We have been away for a few days, down on the south coast and London, hence the lack of posts, not enough time. But back to normal, or as normal as it gets, to carry on with a few more churches from the archives. We visited St Lawrence in 2016, a wonderful thatched, basically Norman Church, although the Victorians did their best to change the interior in 1877, but not quite succeeding. The church origins go back to the late Saxon period (circa 1000AD) but the nave, with original north and south doorways, remain, giving the overall feel of a Norman Church. The chancel was added in 1240 and the splendid church tower in the 14t century.
The interior is long and narrow, with a beautiful Medieval roof. Luckily on the day of our visit the sun shone and the light filled the church with a rose tint, I think the light bounced of the roof and the red tiled floor, it looked beautiful.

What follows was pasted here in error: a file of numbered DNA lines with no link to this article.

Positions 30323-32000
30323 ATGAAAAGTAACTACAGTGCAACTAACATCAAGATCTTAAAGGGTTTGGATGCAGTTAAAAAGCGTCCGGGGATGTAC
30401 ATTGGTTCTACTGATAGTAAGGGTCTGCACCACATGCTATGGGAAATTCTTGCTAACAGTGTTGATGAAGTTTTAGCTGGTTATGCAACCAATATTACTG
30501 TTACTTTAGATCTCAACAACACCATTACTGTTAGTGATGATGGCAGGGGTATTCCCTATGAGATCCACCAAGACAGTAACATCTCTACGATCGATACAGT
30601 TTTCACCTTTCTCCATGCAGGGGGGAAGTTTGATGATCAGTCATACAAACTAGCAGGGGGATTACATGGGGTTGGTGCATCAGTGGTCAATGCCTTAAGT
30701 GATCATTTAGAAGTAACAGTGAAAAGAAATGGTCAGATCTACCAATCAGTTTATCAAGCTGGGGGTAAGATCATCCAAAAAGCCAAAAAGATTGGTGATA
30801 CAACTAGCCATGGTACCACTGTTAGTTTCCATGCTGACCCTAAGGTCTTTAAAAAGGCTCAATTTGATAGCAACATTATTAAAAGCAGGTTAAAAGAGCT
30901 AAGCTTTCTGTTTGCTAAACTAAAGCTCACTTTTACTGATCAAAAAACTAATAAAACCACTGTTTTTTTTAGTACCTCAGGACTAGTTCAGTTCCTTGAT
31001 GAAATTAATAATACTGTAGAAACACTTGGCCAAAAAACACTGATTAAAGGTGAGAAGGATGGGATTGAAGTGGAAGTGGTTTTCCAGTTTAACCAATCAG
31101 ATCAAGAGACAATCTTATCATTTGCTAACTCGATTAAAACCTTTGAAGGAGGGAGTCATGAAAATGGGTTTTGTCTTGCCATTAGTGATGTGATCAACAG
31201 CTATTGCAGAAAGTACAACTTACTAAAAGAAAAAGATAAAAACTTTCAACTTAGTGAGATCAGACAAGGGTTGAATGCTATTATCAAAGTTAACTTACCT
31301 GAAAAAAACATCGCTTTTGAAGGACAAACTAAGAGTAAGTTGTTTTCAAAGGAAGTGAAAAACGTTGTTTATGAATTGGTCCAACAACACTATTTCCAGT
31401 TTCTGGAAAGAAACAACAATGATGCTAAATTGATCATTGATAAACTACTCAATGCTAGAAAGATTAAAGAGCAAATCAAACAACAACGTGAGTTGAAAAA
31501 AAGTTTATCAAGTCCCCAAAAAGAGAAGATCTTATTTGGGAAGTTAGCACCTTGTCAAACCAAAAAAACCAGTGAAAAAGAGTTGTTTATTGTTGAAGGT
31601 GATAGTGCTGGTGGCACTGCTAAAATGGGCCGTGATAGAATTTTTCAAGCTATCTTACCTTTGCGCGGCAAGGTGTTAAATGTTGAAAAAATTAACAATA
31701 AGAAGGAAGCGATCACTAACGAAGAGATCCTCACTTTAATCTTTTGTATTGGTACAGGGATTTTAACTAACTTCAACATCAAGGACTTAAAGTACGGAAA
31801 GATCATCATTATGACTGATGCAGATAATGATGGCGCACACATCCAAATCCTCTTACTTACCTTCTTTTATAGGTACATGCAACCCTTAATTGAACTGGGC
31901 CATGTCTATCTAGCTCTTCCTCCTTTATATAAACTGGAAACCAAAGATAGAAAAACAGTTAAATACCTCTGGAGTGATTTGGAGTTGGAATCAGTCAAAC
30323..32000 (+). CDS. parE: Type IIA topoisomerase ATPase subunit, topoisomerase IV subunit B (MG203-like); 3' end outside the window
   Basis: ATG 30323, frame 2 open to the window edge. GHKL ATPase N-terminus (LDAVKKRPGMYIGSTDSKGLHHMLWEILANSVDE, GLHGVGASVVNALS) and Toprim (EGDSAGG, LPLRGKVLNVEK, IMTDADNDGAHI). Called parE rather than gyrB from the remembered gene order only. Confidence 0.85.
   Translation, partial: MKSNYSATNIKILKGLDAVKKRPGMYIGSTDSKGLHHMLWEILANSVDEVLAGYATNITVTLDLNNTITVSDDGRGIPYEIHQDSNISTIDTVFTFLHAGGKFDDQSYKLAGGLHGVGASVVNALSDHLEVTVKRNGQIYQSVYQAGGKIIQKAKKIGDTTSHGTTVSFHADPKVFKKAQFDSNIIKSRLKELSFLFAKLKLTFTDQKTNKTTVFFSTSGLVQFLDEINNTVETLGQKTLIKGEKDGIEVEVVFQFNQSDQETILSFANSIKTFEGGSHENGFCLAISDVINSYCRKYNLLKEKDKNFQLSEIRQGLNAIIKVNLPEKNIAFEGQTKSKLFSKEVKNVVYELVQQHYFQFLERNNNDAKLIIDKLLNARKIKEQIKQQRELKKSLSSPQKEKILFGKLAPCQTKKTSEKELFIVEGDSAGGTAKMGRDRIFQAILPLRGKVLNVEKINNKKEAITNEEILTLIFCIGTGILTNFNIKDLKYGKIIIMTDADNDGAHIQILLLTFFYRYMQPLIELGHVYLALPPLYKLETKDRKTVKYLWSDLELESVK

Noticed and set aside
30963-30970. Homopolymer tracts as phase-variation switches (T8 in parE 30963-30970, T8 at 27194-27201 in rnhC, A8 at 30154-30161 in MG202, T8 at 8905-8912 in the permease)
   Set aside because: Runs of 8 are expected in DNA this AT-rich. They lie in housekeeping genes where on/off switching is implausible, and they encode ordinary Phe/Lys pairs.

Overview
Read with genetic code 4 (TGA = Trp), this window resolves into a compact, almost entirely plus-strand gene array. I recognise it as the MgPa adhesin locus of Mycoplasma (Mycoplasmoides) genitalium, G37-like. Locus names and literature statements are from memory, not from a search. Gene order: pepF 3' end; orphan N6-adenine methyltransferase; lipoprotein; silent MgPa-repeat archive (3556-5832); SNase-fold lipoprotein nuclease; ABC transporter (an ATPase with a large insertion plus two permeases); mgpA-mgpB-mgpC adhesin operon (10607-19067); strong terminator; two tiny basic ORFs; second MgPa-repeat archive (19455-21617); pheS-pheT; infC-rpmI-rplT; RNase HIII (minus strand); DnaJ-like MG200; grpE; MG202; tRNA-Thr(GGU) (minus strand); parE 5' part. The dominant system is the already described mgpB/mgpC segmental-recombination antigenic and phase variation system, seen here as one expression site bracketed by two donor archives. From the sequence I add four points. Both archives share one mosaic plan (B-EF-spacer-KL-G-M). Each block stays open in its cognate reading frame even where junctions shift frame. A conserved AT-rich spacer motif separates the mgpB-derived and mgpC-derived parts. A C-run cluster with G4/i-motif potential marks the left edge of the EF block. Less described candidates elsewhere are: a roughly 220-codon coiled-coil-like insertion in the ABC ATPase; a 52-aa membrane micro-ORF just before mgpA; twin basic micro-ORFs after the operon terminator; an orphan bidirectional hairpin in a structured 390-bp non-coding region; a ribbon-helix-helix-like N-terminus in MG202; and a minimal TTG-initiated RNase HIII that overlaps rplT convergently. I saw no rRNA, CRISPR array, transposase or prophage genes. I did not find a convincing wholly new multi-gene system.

There are 24 15th century benches carved with tracery and poppyheads but the octagonal font of the same date, has been defaced and is in a sorry state compared to some of the others that I have seen locally.
The pulpit is 17th century and has been reduced from a triple decker.
As I made my way up the chancel, I suddenly noticed a painting on the wall. Looking closer I recognised St Michael painted on two boards, acting as a door to the Rood stairs. It is possible that the door, if it is the correct door to the stairs, is 15th century, and it is remarkable that it had survived. I should think it was plastered and painted over, so the Victoria restoration was not all bad, as they would have found it when uncovering the door to the Rood stairs…..( a screen that would have divided the Chancel from the Nave)
The porch was rebuilt in 1880